Premenstrual Dysphoric Disorder…the Demon is Real

Share

I haven’t written about my Premenstrual Dysphoric Disorder (PMDD) in a long time.  Well, I haven’t written on my blog in a very long time, for that matter.  I have been busy with my Young Living Essential Oils business along with being a stay at home mom of 2 and homeschooling them.  So, to say I am overwhelmed sometimes is an understatement.

Anyway, back to PMDD.  Have you heard of this?  The definition on Wikipedia is:

“Premenstrual dysphoric disorder (PMDD) is a severe and disabling form of premenstrual syndrome affecting 3–8% of women.[3] The disorder consists of a “cluster of affective, behavioral and somatic symptoms” that recur monthly during the luteal phase of the menstrual cycle.[3] PMDD was added to the list of depressive disorders in the Diagnostic and Statistical Manual of Mental Disorders V in 2013. The exact pathogenesis of the disorder is still unclear and is an active research topic. Treatment of PMDD relies largely on antidepressants that modulate serotonin levels in the brain via serotonin reuptake inhibitors as well as ovulation suppression using contraception.[4]”

I would have to disagree about the treatments for PMDD mentioned above as I personally think that putting drugs into your body to counteract this demon is definitely not the answer as it will only mask symptoms, not deal with them at their root.  From experience, I have not found that much relief from using an antidepressant for this disorder.  In fact, I often wonder if it is making my PMDD worse.

According to the information I found on Medline Plus, which is a government site, it states that:

“The symptoms of PMDD are similar to those of PMS. However, they are generally more severe and debilitating and include at least one mood-related symptom. Symptoms occur during the week just before menstrual bleeding and usually improve within a few days after the period starts.

Here is a list of common PMDD symptoms:

  • Lack of interest in daily activities and relationships
  • Fatigue or low energy
  • Sadness or hopelessness, possibly thoughts of suicide
  • Anxiety
  • Out of control feeling
  • Food cravings or binge eating
  • Mood swings with bouts of crying
  • Panic attacks
  • Irritability or anger that affects other people
  • Bloating, breast tenderness, headaches, and joint or muscle pain
  • Problems sleeping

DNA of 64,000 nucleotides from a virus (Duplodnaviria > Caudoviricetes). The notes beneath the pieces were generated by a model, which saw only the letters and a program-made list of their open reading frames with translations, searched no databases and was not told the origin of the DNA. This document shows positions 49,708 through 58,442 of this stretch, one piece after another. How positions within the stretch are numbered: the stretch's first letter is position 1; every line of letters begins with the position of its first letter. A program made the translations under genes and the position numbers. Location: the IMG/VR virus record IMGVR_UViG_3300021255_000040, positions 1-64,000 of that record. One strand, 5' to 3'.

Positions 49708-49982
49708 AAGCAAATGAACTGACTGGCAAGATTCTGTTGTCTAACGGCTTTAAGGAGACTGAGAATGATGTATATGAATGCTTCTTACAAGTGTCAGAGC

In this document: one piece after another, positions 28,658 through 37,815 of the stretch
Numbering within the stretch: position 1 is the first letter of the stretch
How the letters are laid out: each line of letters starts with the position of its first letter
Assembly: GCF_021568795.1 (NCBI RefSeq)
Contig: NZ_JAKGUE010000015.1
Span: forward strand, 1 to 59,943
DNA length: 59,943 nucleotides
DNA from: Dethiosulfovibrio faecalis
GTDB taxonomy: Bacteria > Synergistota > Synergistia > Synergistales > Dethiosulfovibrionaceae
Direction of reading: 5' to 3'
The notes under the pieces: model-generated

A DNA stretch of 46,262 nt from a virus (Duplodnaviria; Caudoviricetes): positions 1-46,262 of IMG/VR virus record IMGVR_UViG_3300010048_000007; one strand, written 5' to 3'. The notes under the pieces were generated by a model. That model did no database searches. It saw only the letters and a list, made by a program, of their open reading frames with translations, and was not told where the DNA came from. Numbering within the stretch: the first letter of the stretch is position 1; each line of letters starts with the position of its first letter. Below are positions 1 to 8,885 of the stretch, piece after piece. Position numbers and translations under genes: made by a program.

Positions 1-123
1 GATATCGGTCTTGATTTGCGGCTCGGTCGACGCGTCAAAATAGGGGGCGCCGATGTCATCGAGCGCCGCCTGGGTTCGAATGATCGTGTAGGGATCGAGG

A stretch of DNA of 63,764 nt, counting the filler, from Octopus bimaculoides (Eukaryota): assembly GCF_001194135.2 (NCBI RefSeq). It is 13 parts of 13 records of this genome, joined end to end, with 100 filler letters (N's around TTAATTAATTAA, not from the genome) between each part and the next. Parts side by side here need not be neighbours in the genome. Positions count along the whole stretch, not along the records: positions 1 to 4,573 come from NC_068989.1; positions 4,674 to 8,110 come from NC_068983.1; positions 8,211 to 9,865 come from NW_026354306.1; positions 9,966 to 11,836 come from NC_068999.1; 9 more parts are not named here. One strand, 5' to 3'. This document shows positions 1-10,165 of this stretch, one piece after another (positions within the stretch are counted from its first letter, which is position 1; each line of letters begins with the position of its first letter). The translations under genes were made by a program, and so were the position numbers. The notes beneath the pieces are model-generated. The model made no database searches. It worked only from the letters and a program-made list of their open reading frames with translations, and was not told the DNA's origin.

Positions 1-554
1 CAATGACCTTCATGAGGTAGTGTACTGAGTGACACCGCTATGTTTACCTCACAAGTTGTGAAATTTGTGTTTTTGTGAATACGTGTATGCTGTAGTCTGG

• Trouble concentrating”

This definition is somewhat accurate but I will say that the part that says, “they are generally more severe and debilitating,” makes it sound like it is just a little more uncomfortable than PMS.  It should read, “they are generally much more severe, sometimes paralyzing, and may leave some people unable to function in their day-to-day lives.”

Also, this list should include – rage with bouts of screaming and out of control feelings and this will affect every relationship you have in a negative way.  I mean, let’s be real.  We are sometimes lunatics at this time and it is really damn awful.  Oh, and by the way, I experience every single one of these symptoms above.  Isn’t that great?

This demon, called PMDD, lives in me and I hate it.  I hate it so much but have to live with it every.single.month.  So, instead of fighting it, I deal with it.  I was diagnosed with PMDD in 1998 after a horrible break up with my ex-fiance.  I was put on Zoloft at that time and still take it each day.  I do not think it really helps but with Zoloft, you can’t just go cold turkey and quit it.

I’m currently working with my holistic doc and chiropractor on this.  I recently learned, through a blood test, that I have one of the MTHFR or  methylenetetrahydrofolate reductase (NAD(P)H) gene mutations that can also directly affect my hormones and every aspect of my health.  So, I am starting the process now of working with a specialist on this.  There are only around 10 docs in the world who really know and understand this MTHFR issue.

This is from Dr. Ben Lynch, who is one of the MTHFR specialists in the world:

“I believe the MTHFR gene mutation is a highly significant public health problem that is completely ignored. Yet, millions are suffering from pulmonary embolisms, addictions, fibromyalgia, miscarriages, schizophrenia, severe depression, cancer and autism to name a few.”